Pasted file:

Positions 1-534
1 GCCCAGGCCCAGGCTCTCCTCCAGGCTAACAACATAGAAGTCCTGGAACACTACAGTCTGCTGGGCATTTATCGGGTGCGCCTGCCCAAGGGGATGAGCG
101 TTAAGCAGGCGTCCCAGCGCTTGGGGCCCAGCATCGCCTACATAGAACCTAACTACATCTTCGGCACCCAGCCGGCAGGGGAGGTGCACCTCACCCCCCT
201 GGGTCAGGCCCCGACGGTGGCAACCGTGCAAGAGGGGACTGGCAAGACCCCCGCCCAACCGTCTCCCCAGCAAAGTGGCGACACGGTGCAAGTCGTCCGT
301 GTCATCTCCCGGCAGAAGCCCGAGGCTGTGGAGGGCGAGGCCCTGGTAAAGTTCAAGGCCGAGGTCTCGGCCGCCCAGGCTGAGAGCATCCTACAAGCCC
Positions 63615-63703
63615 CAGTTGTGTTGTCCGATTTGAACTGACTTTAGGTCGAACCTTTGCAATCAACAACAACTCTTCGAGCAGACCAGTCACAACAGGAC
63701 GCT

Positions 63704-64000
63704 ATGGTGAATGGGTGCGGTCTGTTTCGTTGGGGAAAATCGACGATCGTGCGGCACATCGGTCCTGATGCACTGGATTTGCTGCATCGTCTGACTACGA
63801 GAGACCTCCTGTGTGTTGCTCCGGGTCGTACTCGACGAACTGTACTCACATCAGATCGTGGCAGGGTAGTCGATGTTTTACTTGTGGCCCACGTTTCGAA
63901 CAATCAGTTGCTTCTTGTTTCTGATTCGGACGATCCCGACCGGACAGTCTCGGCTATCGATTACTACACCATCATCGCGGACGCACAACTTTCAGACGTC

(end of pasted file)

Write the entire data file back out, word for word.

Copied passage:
Positions 1-534
1 GCCCAGGCCCAGGCTCTCCTCCAGGCTAACAACATAGAAGTCCTGGAACACTACAGTCTGCTGGGCATTTATCGGGTGCGCCTGCCCAAGGGGATGAGCG
101 TTAAGCAGGCGTCCCAGCGCTTGGGGCCCAGCATCGCCTACATAGAACCTAACTACATCTTCGGCACCCAGCCGGCAGGGGAGGTGCACCTCACCCCCCT
201 GGGTCAGGCCCCGACGGTGGCAACCGTGCAAGAGGGGACTGGCAAGACCCCCGCCCAACCGTCTCCCCAGCAAAGTGGCGACACGGTGCAAGTCGTCCGT
301 GTCATCTCCCGGCAGAAGCCCGAGGCTGTGGAGGGCGAGGCCCTGGTAAAGTTCAAGGCCGAGGTCTCGGCCGCCCAGGCTGAGAGCATCCTACAAGCCC
Positions 63615-63703
63615 CAGTTGTGTTGTCCGATTTGAACTGACTTTAGGTCGAACCTTTGCAATCAACAACAACTCTTCGAGCAGACCAGTCACAACAGGAC
63701 GCT

Positions 63704-64000
63704 ATGGTGAATGGGTGCGGTCTGTTTCGTTGGGGAAAATCGACGATCGTGCGGCACATCGGTCCTGATGCACTGGATTTGCTGCATCGTCTGACTACGA
63801 GAGACCTCCTGTGTGTTGCTCCGGGTCGTACTCGACGAACTGTACTCACATCAGATCGTGGCAGGGTAGTCGATGTTTTACTTGTGGCCCACGTTTCGAA
63901 CAATCAGTTGCTTCTTGTTTCTGATTCGGACGATCCCGACCGGACAGTCTCGGCTATCGATTACTACACCATCATCGCGGACGCACAACTTTCAGACGTC